Gentle Bees, Beesuits Veils and Jackets

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Ben Framed:
We are having an interesting conversation on another topic about washing bee suits.

I am reminded of a young lady in Texas who I have never seen wear anything for sting protection while viewing a few of her YouTube videos featuring cutouts and Saving The Bees. I have watched many of JPs videos where he and Schawee rarely wear sting protection. Now we are talking wild bees!

I sometimes wear protection, and always will when I feel it necessary. What about you? What are your experiences when it comes to sting protection and bees?


Hi Phillip

It comes down to a simple, individual choice. I have some lovely quiet bees that would rarely sting and are an absolute delight to work. On a cooler, overcast day or during a dearth their temperament can change. If we know our bees, we can quite often predict their behaviour but not always. Not wearing a veil obviously increases the risk of being stung on the face, especially around the eye. Some people are prepared to take the chance, others are not. Each to their own. It doesn?t really matter either way. It?s what you feel comfortable with. As we are on the topic of what we wear, have any of you found that dark items of clothing cause issues? If I wear dark sunglasses, they seam to be a focal point for any bees that are upset. Navy blue or black socks also appear to act as bee magnets if they are visible.

95 percent of the time I don?t wear any protection. I will when the weather is not good or if I know a certain hive is rough to handle. When doing cutouts I test the bees before smoking them to see their reaction. First I get close and eventually I pet the guard bees. If I don?t get stung then I don?t use protection. If during a cutout I get more than 20 stings, I will put a jacket on. I usually end up removing it when I get more than half of the hive removed. They usually give up defending the hive at that point. I always make sure I have one available in case I do need one.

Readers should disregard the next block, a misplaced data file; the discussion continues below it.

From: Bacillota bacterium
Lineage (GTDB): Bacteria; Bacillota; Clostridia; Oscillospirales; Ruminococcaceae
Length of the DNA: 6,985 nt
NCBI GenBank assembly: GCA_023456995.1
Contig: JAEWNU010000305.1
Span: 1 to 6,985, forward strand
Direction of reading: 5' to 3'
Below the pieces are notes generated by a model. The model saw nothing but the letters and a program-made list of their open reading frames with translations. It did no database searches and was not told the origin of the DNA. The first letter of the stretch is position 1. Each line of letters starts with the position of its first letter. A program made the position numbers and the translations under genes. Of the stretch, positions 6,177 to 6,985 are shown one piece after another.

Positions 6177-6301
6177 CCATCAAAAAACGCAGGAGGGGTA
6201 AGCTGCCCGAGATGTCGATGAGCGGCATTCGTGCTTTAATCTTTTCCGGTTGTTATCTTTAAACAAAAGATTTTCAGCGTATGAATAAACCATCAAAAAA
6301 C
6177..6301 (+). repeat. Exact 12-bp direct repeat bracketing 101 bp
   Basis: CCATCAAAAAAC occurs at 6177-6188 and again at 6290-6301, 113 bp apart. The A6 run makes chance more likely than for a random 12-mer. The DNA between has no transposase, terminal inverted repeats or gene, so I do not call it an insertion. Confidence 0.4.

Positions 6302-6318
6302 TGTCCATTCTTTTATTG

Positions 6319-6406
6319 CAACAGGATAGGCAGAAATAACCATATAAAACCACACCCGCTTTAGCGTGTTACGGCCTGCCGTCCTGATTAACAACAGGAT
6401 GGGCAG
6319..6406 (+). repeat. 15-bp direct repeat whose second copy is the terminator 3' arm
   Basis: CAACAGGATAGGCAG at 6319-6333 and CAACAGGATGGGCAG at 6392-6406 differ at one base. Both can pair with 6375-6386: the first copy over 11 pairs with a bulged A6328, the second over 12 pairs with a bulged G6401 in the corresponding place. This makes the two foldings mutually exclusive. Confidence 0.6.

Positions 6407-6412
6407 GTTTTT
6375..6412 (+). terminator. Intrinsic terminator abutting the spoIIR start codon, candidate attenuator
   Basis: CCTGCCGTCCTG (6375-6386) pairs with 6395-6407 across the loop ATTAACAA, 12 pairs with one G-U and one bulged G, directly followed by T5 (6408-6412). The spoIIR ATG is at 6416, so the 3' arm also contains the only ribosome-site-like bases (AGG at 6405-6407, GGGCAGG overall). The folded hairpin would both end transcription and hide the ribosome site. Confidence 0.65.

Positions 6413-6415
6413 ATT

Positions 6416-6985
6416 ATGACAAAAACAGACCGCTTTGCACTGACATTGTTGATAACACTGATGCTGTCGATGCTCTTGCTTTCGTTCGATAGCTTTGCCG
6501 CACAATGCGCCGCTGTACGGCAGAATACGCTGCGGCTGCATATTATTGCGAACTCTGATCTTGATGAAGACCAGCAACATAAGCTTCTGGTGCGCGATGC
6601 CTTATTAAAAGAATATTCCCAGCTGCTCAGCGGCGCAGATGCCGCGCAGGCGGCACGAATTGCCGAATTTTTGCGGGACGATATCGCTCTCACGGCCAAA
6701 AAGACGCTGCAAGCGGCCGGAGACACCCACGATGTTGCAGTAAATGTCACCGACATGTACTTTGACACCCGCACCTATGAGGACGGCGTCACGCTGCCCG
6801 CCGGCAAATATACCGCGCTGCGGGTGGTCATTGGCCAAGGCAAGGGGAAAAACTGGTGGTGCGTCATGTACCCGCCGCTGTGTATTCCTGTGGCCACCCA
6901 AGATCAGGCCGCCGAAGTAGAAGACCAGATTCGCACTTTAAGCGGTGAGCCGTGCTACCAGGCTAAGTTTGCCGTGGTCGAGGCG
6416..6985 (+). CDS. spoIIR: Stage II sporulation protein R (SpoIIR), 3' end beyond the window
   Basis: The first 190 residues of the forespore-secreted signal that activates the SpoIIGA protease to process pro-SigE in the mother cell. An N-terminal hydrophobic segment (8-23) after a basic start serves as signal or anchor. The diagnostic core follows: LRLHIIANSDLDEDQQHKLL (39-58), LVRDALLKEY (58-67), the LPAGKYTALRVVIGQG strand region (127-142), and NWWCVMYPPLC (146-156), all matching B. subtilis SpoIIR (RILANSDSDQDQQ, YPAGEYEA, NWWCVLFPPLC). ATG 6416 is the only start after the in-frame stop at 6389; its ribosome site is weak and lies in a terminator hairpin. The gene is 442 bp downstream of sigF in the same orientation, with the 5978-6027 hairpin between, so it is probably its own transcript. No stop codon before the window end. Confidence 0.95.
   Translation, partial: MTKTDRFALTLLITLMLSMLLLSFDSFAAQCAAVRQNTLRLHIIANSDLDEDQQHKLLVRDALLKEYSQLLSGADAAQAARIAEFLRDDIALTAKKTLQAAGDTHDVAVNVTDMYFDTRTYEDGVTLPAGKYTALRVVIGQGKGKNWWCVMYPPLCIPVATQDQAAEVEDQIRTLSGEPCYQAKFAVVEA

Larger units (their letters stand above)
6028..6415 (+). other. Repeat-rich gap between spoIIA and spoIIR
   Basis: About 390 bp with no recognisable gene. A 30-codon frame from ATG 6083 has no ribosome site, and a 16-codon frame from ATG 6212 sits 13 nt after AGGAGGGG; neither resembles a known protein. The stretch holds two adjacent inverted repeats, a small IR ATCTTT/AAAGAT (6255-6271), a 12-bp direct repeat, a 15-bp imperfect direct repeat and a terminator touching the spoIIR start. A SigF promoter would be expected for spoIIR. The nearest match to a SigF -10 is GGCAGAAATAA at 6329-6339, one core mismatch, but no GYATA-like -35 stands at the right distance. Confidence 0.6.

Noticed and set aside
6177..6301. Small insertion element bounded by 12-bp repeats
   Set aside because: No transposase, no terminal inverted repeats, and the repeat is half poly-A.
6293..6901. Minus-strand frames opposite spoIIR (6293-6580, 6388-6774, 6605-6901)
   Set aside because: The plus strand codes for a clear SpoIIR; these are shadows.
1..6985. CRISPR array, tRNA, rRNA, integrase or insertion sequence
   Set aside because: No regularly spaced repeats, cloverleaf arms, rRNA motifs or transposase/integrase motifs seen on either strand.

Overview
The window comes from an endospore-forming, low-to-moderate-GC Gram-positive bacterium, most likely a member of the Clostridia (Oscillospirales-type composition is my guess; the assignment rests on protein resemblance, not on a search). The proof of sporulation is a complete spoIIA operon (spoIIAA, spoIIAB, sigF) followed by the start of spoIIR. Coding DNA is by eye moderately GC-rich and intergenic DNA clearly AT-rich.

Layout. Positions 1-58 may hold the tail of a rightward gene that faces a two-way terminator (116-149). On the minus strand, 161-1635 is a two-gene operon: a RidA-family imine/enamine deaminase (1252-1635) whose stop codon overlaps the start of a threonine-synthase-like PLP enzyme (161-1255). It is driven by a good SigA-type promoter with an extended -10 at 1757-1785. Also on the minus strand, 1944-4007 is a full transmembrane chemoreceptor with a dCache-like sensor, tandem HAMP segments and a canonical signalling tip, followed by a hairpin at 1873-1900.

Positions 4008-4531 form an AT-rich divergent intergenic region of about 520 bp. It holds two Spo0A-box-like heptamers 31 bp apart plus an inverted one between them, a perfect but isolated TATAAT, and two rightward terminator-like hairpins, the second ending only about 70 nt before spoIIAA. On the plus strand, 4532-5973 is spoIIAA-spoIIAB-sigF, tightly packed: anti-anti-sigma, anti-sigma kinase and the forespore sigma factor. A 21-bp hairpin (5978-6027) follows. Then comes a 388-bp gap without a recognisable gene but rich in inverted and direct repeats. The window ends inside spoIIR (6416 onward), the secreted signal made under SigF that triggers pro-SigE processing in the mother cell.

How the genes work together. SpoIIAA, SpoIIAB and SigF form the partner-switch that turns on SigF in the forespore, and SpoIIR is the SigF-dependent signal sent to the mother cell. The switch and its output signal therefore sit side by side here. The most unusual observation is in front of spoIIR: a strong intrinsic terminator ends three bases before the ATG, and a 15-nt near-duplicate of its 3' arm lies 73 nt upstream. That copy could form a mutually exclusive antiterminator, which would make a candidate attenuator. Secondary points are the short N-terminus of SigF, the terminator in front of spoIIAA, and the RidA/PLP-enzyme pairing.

Jim Altmiller

I agree with Les, everyone should wear what is comfortable for them, both physically and psychologically.  For me that is ALWAYS a veil, even if I'm just opening up the top of a hive to add feed in the winter.  In my opinion, it's just not worth the risk to the eyes to not wear one.  For normal inspection work I always wear a full suit and nitrile gloves, since I get bad sting reactions.  It's not only to just avoid getting stung as much as possible, but I also just feel more at ease knowing I'm protected. 

At this point I'm not aware of any of my hives being defensive but I ALWAYS wear a beesuit and anybody "helping" me will also wear a spare one I have.

Often people will comment about the " why" as the bees are hardly reacting to us working them.
Simple - you only need to drop a frame or make a minor mistake to stir them up.

It takes me minutes to put on my suit.

I wear thin gloves most of the time. Bees can sting through them but they give me a good grip and are easy to wash.

As has been said - whatever works for you.


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